Wednesday a guy I’ve known for nearly a half century and I met for lunch at a tavern in my adopted home town. I don’t drink except for hard cider. They don’t serve it but they have the best white fish bar none in between here and the east coast. When the waitress first came to the table I told her, “Separate checks. We just met on internet and this is our first date.” (I was a silly mood.) Her face lit up the way only a young person’s face can do when they love their grandparents and they think we old people are “cute” when we come in pairs. But I had to confess, “I’m just kidding. We’ve known each other for decades.” She laughed but I wasn’t finished. “We’re not a couple, so we still want separate checks. My husband and my friend here went to high school together and I’m babbling. I don’t have to tell you my life story to order the fish.” “I’ve got the time to listen,” she said, a huge grin on her face. But I said I was too hungry to tell her about my years as a CIA agent. By then we were all laughing including a couple of eavesdroppers sitting at the bar behind us. I couldn’t blame the eavesdroppers. It was a bar after all and when the situation is right, I don’t mind being the designated eavesdropper. It’s a wonderful pastime for bloggers.

Gary and I have been having lunch together twice a year---spring and fall---since my husband died and we talk on the phone maybe once a month. We’re each other’s bitch-to-person when something ghastly happens in the Trump administration. And don’t make the mistake of reading anything romantic into our relationship. I’d rather eat dog poop and he probably feels the same way. We both know too much about the skeletons we keep in our closets. Okay, I’ll admit it. He kissed me once, shortly after my husband and I started dating all those years ago, but he apologized profusely afterward and there hasn’t been anything remotely out of line since. He and I are all that’s left of our old gang who live close enough to get together---him divorced and me the long suffering widow who likes separate checks.

Friday I went out for lunch again but I didn’t win the war over who pays for lunch. I rarely get to pay for my own meal or buy my niece’s when we go out together. I usually drive out to her rural area where she knows everyone and their brothers so she conspires against me with the waitresses or waiters. And with those she doesn’t know she speaks in that confident teacher’s voice of her that makes the wait staff listen. When I protested, “You bought my lunch the last time!” she said, “You brought me gifts today.” I did but they weren’t gifts that cost me money.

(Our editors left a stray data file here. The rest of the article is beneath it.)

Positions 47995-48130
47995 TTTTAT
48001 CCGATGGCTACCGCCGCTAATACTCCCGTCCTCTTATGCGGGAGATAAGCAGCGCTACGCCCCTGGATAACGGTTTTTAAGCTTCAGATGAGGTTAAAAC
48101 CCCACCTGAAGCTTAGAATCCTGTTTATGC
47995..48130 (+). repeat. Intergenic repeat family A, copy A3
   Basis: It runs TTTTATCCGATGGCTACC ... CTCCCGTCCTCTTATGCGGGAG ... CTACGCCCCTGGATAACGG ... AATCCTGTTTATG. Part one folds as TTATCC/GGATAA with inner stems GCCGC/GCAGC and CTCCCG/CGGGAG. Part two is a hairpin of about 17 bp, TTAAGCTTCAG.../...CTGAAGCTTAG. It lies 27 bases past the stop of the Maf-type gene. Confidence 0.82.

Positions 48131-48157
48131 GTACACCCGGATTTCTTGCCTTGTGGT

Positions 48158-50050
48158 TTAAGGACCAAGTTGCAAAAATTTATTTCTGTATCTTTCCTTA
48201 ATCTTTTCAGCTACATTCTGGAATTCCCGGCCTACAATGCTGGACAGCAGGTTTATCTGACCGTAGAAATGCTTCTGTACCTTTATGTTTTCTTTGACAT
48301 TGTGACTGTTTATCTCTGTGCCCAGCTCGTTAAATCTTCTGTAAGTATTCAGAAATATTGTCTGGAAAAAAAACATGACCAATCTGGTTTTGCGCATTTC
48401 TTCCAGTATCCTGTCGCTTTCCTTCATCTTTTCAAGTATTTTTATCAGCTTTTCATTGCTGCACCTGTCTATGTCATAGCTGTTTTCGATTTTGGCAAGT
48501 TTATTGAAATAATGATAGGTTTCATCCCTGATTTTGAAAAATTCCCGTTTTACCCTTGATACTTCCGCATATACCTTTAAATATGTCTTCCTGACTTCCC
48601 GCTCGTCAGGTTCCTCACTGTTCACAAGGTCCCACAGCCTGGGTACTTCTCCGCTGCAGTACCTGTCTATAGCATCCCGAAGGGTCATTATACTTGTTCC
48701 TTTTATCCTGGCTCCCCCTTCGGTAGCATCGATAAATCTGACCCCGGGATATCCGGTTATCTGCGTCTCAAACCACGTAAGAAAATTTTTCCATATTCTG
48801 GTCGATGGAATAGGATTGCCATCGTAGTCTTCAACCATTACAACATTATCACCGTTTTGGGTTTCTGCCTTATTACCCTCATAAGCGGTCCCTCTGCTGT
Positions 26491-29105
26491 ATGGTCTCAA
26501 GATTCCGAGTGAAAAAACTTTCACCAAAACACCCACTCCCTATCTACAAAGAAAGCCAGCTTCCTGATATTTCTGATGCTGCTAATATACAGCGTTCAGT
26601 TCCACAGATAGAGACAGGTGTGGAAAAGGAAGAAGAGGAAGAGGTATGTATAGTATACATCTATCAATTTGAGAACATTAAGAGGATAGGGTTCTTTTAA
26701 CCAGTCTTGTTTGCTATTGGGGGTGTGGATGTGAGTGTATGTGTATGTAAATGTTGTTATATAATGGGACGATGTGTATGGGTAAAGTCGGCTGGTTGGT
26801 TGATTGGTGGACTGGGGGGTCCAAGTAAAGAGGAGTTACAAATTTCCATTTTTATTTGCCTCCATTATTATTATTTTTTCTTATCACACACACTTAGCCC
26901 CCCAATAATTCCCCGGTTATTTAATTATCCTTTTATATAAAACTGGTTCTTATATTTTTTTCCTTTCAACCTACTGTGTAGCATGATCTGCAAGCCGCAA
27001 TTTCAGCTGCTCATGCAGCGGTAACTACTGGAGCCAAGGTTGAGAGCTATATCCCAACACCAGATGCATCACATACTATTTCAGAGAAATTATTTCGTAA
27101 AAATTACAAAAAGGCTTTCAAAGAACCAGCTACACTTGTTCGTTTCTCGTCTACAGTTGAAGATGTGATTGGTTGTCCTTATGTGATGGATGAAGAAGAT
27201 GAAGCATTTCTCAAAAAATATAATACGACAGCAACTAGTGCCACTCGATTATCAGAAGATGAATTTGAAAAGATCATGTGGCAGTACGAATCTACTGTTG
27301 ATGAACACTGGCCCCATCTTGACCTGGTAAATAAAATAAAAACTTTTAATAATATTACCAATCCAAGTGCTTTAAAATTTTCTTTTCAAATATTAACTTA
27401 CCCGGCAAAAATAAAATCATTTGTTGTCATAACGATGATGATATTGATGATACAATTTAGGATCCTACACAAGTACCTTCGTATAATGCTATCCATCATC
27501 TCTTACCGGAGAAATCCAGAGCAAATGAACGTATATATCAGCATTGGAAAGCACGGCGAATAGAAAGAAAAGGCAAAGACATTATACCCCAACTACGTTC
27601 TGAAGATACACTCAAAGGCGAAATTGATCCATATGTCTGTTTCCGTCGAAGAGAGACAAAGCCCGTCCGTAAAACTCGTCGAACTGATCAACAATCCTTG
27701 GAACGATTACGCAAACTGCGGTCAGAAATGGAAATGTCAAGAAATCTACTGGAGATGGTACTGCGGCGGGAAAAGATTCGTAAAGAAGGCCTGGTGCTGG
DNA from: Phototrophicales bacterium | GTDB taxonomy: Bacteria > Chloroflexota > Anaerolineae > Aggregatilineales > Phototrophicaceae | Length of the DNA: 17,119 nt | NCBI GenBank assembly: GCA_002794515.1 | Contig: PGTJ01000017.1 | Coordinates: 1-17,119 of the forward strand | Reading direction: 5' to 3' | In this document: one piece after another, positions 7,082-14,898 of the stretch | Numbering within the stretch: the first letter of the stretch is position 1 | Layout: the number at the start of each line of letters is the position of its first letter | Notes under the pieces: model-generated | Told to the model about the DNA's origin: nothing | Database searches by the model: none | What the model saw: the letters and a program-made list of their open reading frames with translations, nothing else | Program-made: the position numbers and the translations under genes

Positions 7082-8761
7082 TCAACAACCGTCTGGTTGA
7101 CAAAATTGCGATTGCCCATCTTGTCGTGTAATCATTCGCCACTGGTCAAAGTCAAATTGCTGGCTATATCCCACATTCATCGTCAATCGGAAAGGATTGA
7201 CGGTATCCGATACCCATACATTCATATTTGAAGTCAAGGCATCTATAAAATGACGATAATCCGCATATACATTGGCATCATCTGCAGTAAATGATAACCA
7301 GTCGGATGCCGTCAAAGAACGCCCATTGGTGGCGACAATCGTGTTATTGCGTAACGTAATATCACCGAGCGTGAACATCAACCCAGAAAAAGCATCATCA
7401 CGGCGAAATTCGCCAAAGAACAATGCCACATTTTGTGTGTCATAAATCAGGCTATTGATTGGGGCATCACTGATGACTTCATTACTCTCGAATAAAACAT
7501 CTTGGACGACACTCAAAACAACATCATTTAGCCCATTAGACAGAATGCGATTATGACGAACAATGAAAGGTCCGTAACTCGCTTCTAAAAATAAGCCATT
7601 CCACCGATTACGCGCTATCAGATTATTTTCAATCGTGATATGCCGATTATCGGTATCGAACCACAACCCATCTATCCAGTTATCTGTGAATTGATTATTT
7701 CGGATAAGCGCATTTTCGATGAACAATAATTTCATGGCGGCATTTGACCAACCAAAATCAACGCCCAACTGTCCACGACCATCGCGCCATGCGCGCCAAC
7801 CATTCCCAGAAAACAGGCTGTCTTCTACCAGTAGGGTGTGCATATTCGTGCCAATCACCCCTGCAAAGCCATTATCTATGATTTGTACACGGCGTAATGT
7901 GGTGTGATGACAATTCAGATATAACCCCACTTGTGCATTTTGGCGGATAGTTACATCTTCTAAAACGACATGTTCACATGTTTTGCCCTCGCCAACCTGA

I brought her a wicker suitcase that my grandfather used in 1895 to carry all his worldly possessions when he immigrated to America and an oil lamp that came from my dad’s boyhood home in Illinois. She’s been lusting after that suitcase a long time and I decided she should have it now rather than when I die because I know she’ll pass the suitcase's history down to our newest crop of babies in the family. I'm thinking if these little ones grow up associating that suitcase with their grandmother or great-aunt's stories the more likely someone in that generation will want that wicker wonder someday. Her mission, I told her, is to figure out who should get it next when the time comes---who cares the most about genealogy and family trees. After lunch, we went over to the family cottage where we found the perfect place to show it off. She owns the cottage, now, but it was the background for a huge chunk of my best memories growing up. 

According to vocabulary.com ‘nirvana’ is a place “of perfect peace and happiness, like heaven.” All the laughter, teasing and sharing I did this week brought me perfect peace and happiness. It was like taking a vacation in Nirvana and I wish I didn’t have to come back. ©

My grandfather's suitcase that came through Ellis Island in 1895